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Ruta de la Amistad

The Ruta de la Amistad (Friendship Route) is of a series of sculptures intended to decorate the area of the Periférico Sur highway prior to the 1968 Olympic Games. Surrounded mostly by countryside at the time, the highway was important for the transportation of athletes and spectators throughout the period of the Games. Three of the most important venues of the Games also received massive sculptures as part of the project.

The Route was conceived and directed by artist and architect Matías Goeritz with the approval of Pedro Ramírez Vázquez, then President of the Organizing Committee of the Games.

It was never a project that fully appealed to the Mexico City public. Goeritz insisted on the exclusive use of cast concrete, his own preferred medium, for almost all the works. The list of invited participating countries closely resembles the list of countries in which Goeritz happened to know working artists. 11 European countries plus the United States, Australia, Japan, Israel, Uruguay and Morocco doesn't exactly form an Olympiad.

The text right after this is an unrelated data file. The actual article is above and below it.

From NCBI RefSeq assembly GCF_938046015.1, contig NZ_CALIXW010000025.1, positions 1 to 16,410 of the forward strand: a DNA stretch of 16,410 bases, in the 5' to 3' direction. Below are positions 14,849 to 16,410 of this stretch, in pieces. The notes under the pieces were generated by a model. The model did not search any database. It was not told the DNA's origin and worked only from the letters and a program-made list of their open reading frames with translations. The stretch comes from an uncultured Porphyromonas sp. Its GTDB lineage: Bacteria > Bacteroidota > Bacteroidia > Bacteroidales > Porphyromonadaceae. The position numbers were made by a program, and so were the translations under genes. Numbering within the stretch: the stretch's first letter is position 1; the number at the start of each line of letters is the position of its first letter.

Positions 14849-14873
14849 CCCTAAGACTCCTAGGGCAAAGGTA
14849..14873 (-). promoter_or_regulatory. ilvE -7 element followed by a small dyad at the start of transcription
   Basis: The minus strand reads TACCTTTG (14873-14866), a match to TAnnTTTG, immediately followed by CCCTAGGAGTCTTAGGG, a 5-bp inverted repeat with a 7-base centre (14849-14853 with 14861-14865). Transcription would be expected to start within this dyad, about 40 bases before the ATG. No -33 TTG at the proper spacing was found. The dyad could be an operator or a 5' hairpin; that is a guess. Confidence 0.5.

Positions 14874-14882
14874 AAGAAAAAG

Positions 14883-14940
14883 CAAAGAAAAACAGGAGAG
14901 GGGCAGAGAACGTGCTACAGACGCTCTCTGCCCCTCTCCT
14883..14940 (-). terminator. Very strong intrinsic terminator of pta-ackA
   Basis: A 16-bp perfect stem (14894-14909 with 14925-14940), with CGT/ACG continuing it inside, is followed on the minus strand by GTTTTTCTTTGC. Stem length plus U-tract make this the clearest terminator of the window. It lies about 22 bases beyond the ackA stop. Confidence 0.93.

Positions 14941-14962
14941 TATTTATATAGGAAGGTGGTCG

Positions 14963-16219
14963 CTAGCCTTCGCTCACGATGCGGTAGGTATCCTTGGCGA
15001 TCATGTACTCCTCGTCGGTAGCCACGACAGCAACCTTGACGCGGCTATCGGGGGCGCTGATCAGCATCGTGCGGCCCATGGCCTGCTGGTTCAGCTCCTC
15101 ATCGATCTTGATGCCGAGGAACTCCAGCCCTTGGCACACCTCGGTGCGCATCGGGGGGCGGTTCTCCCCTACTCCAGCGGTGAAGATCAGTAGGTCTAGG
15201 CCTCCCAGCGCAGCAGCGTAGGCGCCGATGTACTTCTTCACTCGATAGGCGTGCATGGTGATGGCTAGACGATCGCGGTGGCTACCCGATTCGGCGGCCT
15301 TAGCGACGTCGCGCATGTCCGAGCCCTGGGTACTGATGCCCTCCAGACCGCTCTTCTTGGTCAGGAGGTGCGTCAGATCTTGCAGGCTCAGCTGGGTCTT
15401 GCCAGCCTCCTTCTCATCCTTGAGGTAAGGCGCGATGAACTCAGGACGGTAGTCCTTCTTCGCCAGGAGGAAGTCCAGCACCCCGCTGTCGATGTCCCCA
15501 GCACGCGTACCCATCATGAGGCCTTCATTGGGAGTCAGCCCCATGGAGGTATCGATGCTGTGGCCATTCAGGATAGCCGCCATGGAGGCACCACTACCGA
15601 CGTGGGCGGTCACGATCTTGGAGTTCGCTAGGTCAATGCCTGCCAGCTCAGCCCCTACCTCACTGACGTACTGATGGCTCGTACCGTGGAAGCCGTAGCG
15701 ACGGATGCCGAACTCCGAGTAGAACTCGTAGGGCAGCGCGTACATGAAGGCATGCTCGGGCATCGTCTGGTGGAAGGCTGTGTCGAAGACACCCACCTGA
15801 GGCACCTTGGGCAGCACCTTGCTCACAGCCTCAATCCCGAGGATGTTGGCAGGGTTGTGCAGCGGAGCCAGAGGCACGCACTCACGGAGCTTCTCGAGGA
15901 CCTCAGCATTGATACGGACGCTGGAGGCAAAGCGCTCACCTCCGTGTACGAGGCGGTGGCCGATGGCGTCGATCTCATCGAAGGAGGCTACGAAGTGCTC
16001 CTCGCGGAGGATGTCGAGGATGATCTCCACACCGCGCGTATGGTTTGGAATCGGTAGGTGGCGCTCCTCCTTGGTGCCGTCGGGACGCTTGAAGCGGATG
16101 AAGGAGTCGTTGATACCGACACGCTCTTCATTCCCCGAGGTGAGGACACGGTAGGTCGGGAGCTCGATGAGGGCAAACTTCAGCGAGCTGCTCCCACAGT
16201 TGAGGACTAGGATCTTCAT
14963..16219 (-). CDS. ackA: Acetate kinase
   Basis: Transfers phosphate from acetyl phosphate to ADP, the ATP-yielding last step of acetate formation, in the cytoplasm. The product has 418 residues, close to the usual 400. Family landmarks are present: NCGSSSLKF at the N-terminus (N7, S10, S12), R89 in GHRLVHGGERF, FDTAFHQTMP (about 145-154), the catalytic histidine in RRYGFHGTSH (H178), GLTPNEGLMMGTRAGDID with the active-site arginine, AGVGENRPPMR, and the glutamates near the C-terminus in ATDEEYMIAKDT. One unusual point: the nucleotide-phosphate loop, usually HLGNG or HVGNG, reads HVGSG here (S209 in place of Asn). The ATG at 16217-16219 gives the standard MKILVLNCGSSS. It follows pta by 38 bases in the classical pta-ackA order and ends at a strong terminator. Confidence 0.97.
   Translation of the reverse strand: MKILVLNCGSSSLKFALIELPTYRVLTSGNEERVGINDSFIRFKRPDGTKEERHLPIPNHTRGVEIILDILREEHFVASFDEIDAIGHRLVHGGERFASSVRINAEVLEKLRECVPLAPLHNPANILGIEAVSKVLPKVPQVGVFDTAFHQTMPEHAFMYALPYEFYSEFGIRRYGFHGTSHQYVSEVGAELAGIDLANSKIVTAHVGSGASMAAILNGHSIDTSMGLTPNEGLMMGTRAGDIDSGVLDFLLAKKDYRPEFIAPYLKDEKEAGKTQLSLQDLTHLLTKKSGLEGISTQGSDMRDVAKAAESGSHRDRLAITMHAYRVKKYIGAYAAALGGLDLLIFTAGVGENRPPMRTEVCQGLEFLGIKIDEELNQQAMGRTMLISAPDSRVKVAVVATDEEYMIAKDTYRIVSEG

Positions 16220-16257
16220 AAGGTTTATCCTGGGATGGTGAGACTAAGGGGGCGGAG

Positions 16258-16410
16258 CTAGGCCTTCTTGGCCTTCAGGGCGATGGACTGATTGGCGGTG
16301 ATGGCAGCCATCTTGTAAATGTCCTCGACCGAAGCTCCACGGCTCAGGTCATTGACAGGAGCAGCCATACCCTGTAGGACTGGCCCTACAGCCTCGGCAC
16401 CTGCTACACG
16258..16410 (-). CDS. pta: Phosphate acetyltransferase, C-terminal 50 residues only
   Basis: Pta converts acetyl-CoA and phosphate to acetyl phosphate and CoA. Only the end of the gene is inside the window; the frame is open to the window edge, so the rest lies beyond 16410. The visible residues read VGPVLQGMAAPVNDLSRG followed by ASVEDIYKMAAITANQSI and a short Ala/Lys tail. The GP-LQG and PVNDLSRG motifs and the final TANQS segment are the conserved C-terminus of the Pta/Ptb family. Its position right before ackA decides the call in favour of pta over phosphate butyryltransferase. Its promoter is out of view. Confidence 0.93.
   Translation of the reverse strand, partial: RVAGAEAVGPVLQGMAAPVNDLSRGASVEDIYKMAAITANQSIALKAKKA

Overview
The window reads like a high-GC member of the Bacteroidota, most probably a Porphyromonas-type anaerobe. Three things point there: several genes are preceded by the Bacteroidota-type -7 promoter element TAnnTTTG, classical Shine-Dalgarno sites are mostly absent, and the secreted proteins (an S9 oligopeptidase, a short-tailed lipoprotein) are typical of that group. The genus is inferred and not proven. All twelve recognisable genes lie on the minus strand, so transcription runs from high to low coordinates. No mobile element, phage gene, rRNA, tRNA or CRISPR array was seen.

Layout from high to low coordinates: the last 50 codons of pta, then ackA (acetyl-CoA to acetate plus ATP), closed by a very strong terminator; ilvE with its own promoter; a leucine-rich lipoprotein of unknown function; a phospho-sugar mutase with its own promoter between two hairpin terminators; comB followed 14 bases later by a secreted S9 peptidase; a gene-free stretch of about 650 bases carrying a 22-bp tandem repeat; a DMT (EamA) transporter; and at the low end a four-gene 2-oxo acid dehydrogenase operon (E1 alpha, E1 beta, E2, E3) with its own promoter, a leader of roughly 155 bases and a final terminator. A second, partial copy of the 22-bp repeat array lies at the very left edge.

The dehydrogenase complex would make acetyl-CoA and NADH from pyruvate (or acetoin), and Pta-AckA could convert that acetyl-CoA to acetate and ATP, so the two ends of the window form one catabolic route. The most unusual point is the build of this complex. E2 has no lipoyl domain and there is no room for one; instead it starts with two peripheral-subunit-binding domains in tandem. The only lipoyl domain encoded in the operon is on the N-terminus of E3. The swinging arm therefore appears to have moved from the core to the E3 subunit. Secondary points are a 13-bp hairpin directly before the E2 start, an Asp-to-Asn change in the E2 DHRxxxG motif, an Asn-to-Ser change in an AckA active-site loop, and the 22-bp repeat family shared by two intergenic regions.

More problematic still, the simple monumentalism of the 20th century would never recover from the tumultuous events of 1968, in Mexico City, but around the world, too. Giant government-sponsored concrete sculpture had difficulty inspiring, or even standing out, under the prevailing political conditions of the world at that time.

Most of the works languished, neglected, vandalized, and forgotten for decades. But beginning in 2000, the widening of the freeway renewed interest in many of the 30-year-old landmarks. By then, southern Mexico City had reached a population similar to what we see today. The works were restored and many of them were relocated.

Their numerical order, and even the countries they represented, had lost importance. Many of the artists' biographies had also faded with the passage of time.  Massive sculpture was now only referred to as "monumental" in quotations. What after all was ever being monumentalized?

Perhaps Mexico's most important European import was Surrealism. Inexhaustibly useful as an interpretive paradigm, these gigantic mysterious forms could at least be thus understood. The Ruta de la Amistad was perhaps never fully conceived in such a cynical light. But that light has turned out to be illuminating. Many residents of Mexico City will, if grudgingly, accept these works as part of a past we only partly understand.

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